Today my worry is that because my children are home all day with me, do I expect too much of them? I truly believe that children should be taught to do chores, work together and know the value of hard work but I also know that it is okay for them to simply be kids, surrounded by kids their own age.

I worry mostly for my oldest because he is a typical oldest child. He takes a lot upon himself and even though I try to not overload him, he does have the most responsibility which is just the true nature of life and birth order.

Should he be going to school for hours each day to be a "typical" kid? But then, didn't we choose to homeschool so we didn't have "typical" kids? This is not to be negative at all about other forms of education so please don't take it that way. We personally homeschooled because my son was born right around the time of the Columbine High incident and I didn't want the bullying, the attitude, the extreme expressions of self that start earlier and earlier every year. I didn't want kids consumed with name brands, trends, cell phones, online socializing, etc. This is not to say that my kids are sheltered from all of this but I think there is more moderation and very little focus on these things.

Sorry to go on and on. Our family dynamic has changed and life has caused me to need more help from my kids lately. I worry that they carry too much and just want to be sure that there is balance. As with most days, I will give it time and think it over. I will watch them and try to get a feel of what the right path is for them and I will take it one day at a time. After all, that is the key to homeschooling. No matter how you do it, you have to take it one day at a time.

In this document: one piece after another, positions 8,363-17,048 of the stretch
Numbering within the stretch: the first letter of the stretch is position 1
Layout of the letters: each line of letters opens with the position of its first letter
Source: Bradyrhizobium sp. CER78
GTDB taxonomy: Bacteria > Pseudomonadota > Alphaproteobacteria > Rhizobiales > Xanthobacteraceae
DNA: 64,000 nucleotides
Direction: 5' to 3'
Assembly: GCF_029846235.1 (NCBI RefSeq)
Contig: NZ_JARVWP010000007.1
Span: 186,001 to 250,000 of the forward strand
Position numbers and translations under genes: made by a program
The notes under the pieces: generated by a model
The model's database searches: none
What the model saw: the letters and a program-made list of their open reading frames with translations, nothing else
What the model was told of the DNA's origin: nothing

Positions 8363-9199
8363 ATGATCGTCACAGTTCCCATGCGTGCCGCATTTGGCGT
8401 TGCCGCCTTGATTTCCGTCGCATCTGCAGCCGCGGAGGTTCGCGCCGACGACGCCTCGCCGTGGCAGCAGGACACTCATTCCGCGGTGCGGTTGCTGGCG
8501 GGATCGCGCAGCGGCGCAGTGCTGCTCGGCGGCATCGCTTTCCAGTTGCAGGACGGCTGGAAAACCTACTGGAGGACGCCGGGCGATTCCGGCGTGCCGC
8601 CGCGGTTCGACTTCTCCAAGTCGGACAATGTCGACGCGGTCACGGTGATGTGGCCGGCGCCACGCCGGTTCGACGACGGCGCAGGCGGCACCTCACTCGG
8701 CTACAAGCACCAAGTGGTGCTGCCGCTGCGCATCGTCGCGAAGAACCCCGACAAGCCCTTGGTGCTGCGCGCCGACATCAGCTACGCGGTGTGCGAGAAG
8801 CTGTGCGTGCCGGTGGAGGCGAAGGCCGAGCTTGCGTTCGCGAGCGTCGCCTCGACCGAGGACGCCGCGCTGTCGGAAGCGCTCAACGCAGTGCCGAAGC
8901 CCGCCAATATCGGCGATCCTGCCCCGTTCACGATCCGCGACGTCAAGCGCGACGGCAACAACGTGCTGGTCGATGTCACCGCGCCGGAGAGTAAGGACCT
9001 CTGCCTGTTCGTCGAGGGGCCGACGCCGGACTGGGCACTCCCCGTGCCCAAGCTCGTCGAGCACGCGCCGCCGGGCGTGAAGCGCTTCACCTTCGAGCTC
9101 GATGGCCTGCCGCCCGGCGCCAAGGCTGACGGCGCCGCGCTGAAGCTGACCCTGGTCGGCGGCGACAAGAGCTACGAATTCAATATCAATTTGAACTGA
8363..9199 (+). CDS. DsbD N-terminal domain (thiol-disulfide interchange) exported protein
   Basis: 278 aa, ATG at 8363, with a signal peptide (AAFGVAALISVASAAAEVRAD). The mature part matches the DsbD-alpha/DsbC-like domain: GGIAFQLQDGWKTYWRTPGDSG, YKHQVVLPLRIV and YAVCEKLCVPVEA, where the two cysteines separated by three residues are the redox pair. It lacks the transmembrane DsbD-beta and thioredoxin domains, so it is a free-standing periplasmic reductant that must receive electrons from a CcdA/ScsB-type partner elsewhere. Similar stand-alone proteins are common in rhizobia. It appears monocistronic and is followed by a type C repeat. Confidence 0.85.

Monday, June 7, 2010

Subject Blitz

Speaking with homeschool parents can be very interesting. It is fun to hear the varied answers to why they chose to homeschool, what curriculum they like or dislike, what their schedules are like and what extracurricular activities they like. It is also fun to know if religion was a factor in their decisions or if they include it in their curriculum.

In our homeschool group we have a wide variety of folks who all homeschool for different reasons and although a lot of us use the same curriculum, we use it in different ways. I recently came upon one family that knocks out a whole year's worth of one subject at a time. For example, they did a "history blitz" last year. They spent about one month and did multiple history lessons per day to knock out the whole year.

This peaked my interest. I asked many questions and was actually pleasantly surprised by the answers. I asked why they did it. The answer was that they had gotten behind in history and really just needed to hit it hard. They did not set out intending to only do history each day but the kids (four of them) all got so engrossed in the lessons and what was happening that they were loved the saturation. It was the topic of many a family discussion (most in fact). They did field trips and experimented with different inventions they learned of in times past.

Because of how this family handled it they were able to focus on one subject, let it be fun for the kids because they couldn't' get enough of the history and having it really become like a live story to them. They were reading for hours a day and loving it. They were excited to write because they loved sharing their thoughts and ideas on what had happened in history. Then they even managed a to throw in some science by reenacting some inventions and trying them on their own or brainstorming on ways to make them better with the tools available at the time.

I was impressed by this family and while my own children have gotten behind in history and science this year I suggested this summer that they do a blitz! They are boys so they love this word and think of football. I challenged them to see how fast they could knock out the lessons but also to see how well they could do at them while being fast about it. I don't want speed to take over quality.

We'll see how it goes and I will keep you updated. In the meantime, remember that it is worth while to talk with other parents and see what works for them, read online about the experiences of others. There simply is not just one right way to homeschool but different techniques and skills can be used as needed to enhance the experience. Enjoy your homeschool day!